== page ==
By: Anthony Francis
Female driven Action films. Let’s have ‘em. Keep them coming.
The good news? Over the last decade or so, mainstream Hollywood has allowed the modern Action picture to warm to the idea of tough-as-nails female-led protagonists.
The bad news? Ninety nine percent of them always revolve around a female assassin. Hollywood seems to think that the only way a woman can truly be accepted in an Action film is if she is a trained killer with the skills of a ninja.
As far as the Action genre goes, it is the smaller independent and/or foreign companies who are intent on changing the game and breaking stereotypes.
Director Phillip S. Plowden sets out to prove that badass women can be “regular folk” in his latest film, “Range Runners”.
A very good Celeste M. Cooper is Mel, an uber-focused runner trying to achieve her goal of hiking and running the Appalachian Trail.
Tiffany Renee Johnson is her sister Chloe, who is accompanying Mel on her journey, driving her to and meeting her at various points to get her fresh supplies and secure lodging for them at night.
As the film gets going, Mel is beginning an eight-day-long stretch where she will be deep in the mountains and be completely out of contact.
It is while she is isolated and alone in the wilderness, she meets two shady men; Wayland (Sean Patrick Leonard) and Jared (Michael B. Woods). Jared has a foot injury that, being a lifelong runner, Mel knows how to diagnose. Wayland assured her that that his partner’s injury is not that bad, even when Mel sees his arm bleeding from what looks like a gunshot. Something is off and she knows it but keeps her cool.
The meeting won’t be their first, as Mel “runs into them” a couple more time as Each time, more is revealed and the danger becomes greater, as it becomes clear that Wayland and Jared are bad dudes, as she discovers the two are involved in a bad drug deal. They want her backpack. The two men need to survive the mountains.
A scuffle leads to Mel being knocked unconscious and tied by belt to a cabin post, as the two villains take her pack and try to make their way out. Does Mel get out of her restraints? Of course!
In the opening moments (and peppered throughout the film), director Plowden shows flashbacks of a younger Mel being trained by her father (Carl Clemons-Hopkins). The man is tough on the girl but these scenes show the drive and determination to succeed that was instilled in Mel long ago. It is this drive to survive (win) that will become her greatest strength against her two foes.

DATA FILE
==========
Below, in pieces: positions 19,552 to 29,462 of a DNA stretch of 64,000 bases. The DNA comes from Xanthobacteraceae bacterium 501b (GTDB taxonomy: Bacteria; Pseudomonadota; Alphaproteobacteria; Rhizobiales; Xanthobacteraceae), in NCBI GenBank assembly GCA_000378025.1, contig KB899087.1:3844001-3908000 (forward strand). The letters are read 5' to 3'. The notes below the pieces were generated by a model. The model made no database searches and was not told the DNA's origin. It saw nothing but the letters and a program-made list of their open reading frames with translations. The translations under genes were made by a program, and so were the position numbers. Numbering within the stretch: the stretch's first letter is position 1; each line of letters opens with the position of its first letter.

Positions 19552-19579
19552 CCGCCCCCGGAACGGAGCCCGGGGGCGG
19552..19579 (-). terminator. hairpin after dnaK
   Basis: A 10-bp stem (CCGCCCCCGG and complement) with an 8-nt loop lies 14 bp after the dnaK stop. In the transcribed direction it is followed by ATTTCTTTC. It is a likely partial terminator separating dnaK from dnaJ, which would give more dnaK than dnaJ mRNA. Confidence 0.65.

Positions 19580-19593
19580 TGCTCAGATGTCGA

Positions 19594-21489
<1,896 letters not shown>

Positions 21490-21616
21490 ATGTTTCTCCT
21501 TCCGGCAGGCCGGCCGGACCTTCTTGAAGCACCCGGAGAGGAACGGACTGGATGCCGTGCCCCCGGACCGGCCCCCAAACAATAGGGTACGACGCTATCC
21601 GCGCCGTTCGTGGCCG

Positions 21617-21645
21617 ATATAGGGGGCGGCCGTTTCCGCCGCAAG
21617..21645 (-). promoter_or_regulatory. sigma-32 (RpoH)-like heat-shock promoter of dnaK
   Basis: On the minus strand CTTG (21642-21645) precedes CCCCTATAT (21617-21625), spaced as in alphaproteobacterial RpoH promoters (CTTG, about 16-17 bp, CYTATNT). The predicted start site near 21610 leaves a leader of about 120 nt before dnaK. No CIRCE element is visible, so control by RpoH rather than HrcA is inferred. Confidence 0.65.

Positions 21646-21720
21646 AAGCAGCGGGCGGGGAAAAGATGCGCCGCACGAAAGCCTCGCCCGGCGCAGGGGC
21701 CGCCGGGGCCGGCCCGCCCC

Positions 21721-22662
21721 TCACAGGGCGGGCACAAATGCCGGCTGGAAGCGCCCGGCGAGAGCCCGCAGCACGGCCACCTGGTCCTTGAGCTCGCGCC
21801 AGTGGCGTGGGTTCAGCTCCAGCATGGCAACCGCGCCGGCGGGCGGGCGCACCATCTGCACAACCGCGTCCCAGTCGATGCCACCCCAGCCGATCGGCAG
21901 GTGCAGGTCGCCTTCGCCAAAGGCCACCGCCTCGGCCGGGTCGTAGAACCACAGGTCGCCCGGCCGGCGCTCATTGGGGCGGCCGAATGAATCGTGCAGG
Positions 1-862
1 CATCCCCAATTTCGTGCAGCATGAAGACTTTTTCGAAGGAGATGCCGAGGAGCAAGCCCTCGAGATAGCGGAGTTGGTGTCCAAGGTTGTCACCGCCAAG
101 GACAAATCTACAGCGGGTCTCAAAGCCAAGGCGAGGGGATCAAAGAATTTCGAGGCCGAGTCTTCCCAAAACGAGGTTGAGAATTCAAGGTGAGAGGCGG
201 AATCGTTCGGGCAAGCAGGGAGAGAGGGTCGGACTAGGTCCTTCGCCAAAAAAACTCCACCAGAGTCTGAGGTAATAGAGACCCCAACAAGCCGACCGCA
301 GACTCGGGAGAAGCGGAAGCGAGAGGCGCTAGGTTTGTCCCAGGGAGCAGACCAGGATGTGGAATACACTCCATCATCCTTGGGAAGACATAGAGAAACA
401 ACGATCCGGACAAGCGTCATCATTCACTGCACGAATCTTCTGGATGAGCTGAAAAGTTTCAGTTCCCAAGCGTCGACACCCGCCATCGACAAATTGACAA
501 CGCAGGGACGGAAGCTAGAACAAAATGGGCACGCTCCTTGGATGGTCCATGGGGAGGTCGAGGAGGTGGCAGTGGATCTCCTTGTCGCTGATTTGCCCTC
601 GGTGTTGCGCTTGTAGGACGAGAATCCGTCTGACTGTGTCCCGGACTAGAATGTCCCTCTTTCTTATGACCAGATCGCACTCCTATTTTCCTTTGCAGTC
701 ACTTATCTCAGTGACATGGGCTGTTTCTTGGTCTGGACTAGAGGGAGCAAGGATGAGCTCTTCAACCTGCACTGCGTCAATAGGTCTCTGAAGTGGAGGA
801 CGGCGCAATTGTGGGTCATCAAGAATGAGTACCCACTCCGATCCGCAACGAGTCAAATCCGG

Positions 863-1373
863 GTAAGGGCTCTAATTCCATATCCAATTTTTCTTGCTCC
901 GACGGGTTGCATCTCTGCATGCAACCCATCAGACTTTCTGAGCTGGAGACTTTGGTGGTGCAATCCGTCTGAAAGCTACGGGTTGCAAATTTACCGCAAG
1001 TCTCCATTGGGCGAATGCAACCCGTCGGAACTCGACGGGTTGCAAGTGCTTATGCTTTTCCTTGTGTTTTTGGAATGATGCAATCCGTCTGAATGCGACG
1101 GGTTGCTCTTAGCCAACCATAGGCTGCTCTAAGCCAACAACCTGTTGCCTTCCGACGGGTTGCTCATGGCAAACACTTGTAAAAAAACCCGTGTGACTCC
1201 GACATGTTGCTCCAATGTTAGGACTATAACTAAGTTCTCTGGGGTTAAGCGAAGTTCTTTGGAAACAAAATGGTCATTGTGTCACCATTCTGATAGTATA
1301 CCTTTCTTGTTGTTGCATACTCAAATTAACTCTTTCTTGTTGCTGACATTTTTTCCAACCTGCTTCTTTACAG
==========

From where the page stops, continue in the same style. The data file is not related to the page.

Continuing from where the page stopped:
The character of Wayland is fairly one note. He is the vicious one who exudes violence and danger. Jared is the softer and weaker of the two. He is bullied by Wayland and, as the two men leave Mel tied to the post, he tells her that he isn’t this kind of person.
Woods is solid as the put-upon Jared. There is something human inside this man and the actor’s performance is believable and plays with the audience’s feelings towards him
Leonard is less interesting as Wayland. The actor grimaces and spews out normal villainous lines with the expected macho baddie bravado. He is okay but we have this type of portrayal many times before.
Celeste M. Cooper does very good work as Mel. The actress completely sells the character’s resolve and tortured focus on her survival, as her father’s harsh training echoes in her mind.
Things get brutal and Mel gets badass when she must. There is no winning against desperate men and she knows it. Eventually she will prove to them that a desperate woman is not as easy a target as they thought.
The film works and the mountainside survival action moments are exciting. These scenes are bloody and brutal and contain a raw intensity that is quite palpable.
Darryl Miller’s cinematography adds to these moments. The director and his cameraman use the backdrop of their natural setting to enhance the dangers of the cliffs and rocks that are as much an obstacle to Mel as the villains. The scenery is gorgeous but probably due to budget constraints, the film is shot in Illinois. Still, Miller’s work sells the film’s setting well.
With blood, sweat, and broken bones, “Range Runners” is a tight and rugged little Thriller that entertains.